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Discussion Starter · #1 ·
I tried searching for anything about this, but couldn't fnd any results that helped.

My bike rides straight, and I can't feel it pulling left. But, I have a throttlemeister, and I noticed that if I take my hands off the bars that my bike starts to pull left harder and harder, to the point where I can't even lean hard enough right to make it stay straight. This is a new issue as I have never noticed this before last night. I don't know a whole lot about the geometry of the front end or even if this could cause this. I bought the bike new in 2005, and it has never been dropped. The tires look fine. I even made my friend ride my bike while I rode his so I could look at it, and it looked fine on the rode (except for the tendency to drift hard left).

Do bike shops have alignment machines like a car shop?

Any help would be greatly appreciated.

2005 monster 620 dark under warranty until May. No mods besides tail chop.

Thanks!
 

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Wrap a string around the rear tire & then forward on each side of the front tire. Extend it 1-2 feet in front of the front tire & anchor it. Take a plumb bob & verify that the rear wheel is straight up & down & shim your rear stand accordingly. Now adjust the string so that it just barely skims the front & rear edges of the rear tire & then measure each side of the string distance to both edges of front tire & also check the plumb of the front tire. Most of what you need to know will be visually apparent.
 

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chipazzo said:
First I'd count the tick marks on either side of the swingarm for the chain tension adjustment. If its drifting left, the right side might be further up.
Please dont use the marks on the swingarm for alignment, they are notoriously inacurate. You can use Norms method which works rellay well or you can take a straightedge and hold it against the rear sprocket and sight down the chain. You can get a good idea of alignment by whether or not the straightedge is parallel to the chain.
 

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Mine does the same thing to the right. I've checked alignment of the wheels and all theother stuf like steering head bearings, swingarm play, etc. No reason found. On the track it flicks and turns either direction with no detectable difference. But hands off, and it veers right. I've always thought it may be related to my back - bad disc and my hips don't tilt one way as good as the other.

It could be your body is steering the bike in a way you can't detect if you have an undiagnosed back problem.

You could try standing on the pegs and see if it still does it when you let go the bars. But be careful if you are not used to doing this. I ride on the pegs and steer with body weight on my dual sport bike all the time when in the sand and gravel, so it is a natural way to cross-check the other bike.
 

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Back in the day I had a set of hard swing arm bushings made for a Kawasaki. The machinist made a .030" mistake on the shoulders. That bike always went left if you let go of the bars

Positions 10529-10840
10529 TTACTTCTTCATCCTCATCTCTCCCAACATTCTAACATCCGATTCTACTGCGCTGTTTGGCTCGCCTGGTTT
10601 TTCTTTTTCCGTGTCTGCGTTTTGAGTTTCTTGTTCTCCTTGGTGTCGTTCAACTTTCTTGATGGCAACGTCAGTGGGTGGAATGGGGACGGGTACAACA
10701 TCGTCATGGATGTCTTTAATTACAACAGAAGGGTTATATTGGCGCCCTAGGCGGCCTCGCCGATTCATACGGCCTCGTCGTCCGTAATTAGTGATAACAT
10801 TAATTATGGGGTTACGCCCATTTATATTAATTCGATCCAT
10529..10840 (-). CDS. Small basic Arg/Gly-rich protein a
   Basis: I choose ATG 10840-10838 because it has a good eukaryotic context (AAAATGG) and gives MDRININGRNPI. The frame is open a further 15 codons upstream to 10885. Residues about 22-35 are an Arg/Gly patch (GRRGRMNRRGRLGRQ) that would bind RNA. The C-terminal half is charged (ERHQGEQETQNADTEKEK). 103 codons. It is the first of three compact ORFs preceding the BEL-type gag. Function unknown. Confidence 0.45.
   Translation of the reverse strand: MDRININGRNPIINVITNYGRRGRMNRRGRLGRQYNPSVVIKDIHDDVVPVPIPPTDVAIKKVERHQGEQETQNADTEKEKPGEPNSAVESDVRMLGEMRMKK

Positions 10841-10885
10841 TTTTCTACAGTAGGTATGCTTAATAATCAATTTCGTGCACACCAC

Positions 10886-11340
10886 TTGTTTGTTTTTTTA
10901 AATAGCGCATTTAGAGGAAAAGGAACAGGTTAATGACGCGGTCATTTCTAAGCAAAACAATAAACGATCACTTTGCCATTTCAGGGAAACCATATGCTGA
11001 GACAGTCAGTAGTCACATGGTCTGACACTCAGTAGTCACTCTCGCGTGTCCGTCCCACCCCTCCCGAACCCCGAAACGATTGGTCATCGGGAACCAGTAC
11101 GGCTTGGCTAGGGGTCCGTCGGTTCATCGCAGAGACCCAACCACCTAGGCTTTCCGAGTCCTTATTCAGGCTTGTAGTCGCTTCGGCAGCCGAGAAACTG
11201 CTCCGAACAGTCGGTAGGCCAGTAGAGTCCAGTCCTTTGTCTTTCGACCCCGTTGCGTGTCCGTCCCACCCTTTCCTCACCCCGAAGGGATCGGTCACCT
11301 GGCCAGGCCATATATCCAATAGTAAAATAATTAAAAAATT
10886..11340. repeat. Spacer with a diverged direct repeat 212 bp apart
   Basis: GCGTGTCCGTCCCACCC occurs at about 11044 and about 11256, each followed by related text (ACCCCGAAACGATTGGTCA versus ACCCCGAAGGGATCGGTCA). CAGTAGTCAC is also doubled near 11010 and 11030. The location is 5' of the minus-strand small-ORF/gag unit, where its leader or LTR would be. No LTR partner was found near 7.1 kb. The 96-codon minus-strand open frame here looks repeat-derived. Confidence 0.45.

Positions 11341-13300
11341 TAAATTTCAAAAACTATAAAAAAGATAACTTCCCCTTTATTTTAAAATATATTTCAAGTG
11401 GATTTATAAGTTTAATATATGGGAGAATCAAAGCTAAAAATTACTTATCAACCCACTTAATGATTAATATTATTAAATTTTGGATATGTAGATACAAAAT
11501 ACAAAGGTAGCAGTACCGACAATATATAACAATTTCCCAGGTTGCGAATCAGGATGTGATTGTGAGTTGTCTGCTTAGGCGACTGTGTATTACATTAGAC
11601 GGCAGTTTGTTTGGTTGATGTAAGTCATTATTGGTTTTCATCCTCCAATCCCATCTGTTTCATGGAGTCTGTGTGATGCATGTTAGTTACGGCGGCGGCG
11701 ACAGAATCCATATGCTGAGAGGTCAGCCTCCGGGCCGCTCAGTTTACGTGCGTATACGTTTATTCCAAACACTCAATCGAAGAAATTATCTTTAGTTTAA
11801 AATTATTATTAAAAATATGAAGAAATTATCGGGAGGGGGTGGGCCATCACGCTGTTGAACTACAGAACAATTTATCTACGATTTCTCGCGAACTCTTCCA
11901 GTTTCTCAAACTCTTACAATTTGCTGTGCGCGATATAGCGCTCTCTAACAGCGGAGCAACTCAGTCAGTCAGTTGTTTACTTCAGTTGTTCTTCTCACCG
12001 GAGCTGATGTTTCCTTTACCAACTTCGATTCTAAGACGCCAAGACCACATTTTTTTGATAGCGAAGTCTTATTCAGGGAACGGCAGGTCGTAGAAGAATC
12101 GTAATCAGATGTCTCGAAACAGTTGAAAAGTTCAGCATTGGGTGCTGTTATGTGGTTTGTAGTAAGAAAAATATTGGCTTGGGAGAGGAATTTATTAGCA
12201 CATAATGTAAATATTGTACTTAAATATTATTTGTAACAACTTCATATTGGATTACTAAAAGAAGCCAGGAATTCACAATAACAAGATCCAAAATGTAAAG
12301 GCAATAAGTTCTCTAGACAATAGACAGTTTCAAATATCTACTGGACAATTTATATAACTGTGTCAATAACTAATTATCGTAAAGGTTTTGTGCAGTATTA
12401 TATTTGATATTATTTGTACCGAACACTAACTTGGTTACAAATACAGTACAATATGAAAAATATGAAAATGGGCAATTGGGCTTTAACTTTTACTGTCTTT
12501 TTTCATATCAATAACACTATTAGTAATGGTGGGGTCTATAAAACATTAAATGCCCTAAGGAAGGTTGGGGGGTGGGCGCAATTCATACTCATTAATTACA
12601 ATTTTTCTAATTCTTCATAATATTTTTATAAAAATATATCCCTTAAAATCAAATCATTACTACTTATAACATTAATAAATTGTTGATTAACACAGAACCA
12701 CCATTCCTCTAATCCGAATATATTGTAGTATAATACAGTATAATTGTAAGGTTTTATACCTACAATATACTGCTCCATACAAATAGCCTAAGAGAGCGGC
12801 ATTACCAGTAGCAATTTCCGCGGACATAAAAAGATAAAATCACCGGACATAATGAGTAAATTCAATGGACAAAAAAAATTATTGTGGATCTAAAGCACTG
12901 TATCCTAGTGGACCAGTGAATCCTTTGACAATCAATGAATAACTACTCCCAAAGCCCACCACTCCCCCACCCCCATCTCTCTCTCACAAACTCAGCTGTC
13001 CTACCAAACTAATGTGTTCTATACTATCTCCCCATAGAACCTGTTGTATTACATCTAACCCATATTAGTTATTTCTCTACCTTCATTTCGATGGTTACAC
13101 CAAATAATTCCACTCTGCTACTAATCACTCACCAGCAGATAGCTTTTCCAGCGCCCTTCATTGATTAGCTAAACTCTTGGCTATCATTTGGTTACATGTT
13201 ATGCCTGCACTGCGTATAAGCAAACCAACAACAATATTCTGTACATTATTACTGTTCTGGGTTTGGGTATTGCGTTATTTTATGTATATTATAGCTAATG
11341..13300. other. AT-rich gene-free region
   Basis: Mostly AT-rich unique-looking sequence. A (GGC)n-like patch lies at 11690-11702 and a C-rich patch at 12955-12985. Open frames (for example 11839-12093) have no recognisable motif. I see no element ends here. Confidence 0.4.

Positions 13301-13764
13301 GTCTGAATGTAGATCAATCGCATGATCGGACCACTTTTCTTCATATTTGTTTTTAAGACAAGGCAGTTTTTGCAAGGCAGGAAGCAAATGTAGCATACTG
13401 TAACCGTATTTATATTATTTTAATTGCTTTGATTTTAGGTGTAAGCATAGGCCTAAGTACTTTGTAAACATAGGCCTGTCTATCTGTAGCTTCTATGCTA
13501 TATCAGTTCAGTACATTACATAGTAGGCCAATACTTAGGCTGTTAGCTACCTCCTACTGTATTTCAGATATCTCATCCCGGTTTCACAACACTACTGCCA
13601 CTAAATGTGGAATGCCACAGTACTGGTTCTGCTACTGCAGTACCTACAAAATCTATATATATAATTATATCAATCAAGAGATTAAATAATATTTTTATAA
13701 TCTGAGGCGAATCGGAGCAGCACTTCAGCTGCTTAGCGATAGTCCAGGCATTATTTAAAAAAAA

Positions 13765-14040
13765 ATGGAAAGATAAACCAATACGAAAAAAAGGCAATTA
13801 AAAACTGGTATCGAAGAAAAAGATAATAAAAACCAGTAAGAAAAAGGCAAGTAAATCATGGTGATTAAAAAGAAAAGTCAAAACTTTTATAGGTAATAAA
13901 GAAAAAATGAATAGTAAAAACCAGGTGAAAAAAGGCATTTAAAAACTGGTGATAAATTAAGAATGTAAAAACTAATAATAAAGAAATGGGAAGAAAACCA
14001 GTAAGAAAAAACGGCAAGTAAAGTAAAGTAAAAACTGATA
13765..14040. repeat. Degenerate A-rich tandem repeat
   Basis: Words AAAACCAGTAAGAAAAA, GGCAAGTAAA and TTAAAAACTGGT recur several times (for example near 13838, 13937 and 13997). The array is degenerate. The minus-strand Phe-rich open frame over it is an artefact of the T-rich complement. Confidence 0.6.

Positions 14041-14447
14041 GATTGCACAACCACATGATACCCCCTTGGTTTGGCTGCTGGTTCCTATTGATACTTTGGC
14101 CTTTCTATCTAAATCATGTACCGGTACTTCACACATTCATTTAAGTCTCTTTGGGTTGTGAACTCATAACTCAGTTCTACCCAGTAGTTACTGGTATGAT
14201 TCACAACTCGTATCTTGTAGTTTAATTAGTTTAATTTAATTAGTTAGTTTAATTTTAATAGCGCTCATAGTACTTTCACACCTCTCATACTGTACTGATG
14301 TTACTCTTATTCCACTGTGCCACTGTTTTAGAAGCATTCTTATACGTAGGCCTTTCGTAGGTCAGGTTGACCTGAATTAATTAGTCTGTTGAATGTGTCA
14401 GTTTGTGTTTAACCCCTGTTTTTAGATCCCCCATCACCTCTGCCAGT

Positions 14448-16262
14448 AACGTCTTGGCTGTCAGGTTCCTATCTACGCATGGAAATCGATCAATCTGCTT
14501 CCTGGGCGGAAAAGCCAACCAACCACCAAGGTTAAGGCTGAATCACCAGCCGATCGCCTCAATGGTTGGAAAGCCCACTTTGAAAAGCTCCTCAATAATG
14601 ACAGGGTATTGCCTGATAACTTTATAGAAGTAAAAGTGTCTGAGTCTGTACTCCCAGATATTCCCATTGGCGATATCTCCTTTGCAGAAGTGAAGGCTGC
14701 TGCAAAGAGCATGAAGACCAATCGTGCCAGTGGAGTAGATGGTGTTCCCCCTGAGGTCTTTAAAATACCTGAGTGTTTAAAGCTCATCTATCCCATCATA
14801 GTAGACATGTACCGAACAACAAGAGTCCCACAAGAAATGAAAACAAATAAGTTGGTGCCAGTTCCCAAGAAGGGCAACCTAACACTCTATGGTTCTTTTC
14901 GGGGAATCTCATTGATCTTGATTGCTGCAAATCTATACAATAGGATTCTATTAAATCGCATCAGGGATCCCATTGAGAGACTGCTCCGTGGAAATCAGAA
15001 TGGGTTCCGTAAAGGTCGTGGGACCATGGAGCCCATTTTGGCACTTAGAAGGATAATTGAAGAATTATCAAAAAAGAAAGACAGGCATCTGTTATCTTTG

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Rameses said:
Could it possibly be something as simple as part of the wiring harness or the throttle cable putting slight pressure on the forks?
+1 If you haven't made any changes to the running gear, or dropped it, check this. Always good to do idiot checks first.

Justin
 

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Discussion Starter · #11 ·
Idiot checks, are a good idea, one I rechecked the tire pressure and it was a little low. also I took picks and I need to post but the rear wheel seems to be ever so slightly off in the track. Pardon my idiot speak that is next...

In the track where the rear axle slides so that you can adjust the tension, it appears that the left side is a tiny bt more forward. Not sure if this would cause the biek to drift left. I can fit a key very easily on one side betweent he track and the axle, and can't in the other side.

Thanks for all your suggestions.

BTW, I tried leaving my hands on the bars, and yes this corrects the issues. :p
 

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Mark1305 said:
Mine does the same thing to the right. I've checked alignment of the wheels and all theother stuf like steering head bearings, swingarm play, etc. No reason found. On the track it flicks and turns either direction with no detectable difference. But hands off, and it veers right. I've always thought it may be related to my back - bad disc and my hips don't tilt one way as good as the other.

It could be your body is steering the bike in a way you can't detect if you have an undiagnosed back problem.
Could also be something as simple as the fact that almost all roads are crownen for drainage. (high in the middle and low at the edges). Therefore you're always in a constant if barely perceptible turn, when you take your hands off the bars thereby romoving that steering input, the bike turns.

Try a couple different roads. I have one nearby that leans one way for a while then leans the other way, this will cause you to drift halfway across the pavement. Very disconcerting, especially after several pitchers. [laugh]
 

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GMD Computrack is a franchised bike alignment and suspension tuning business. If there's one in your area, they can tell you if everything's straight or not.
 
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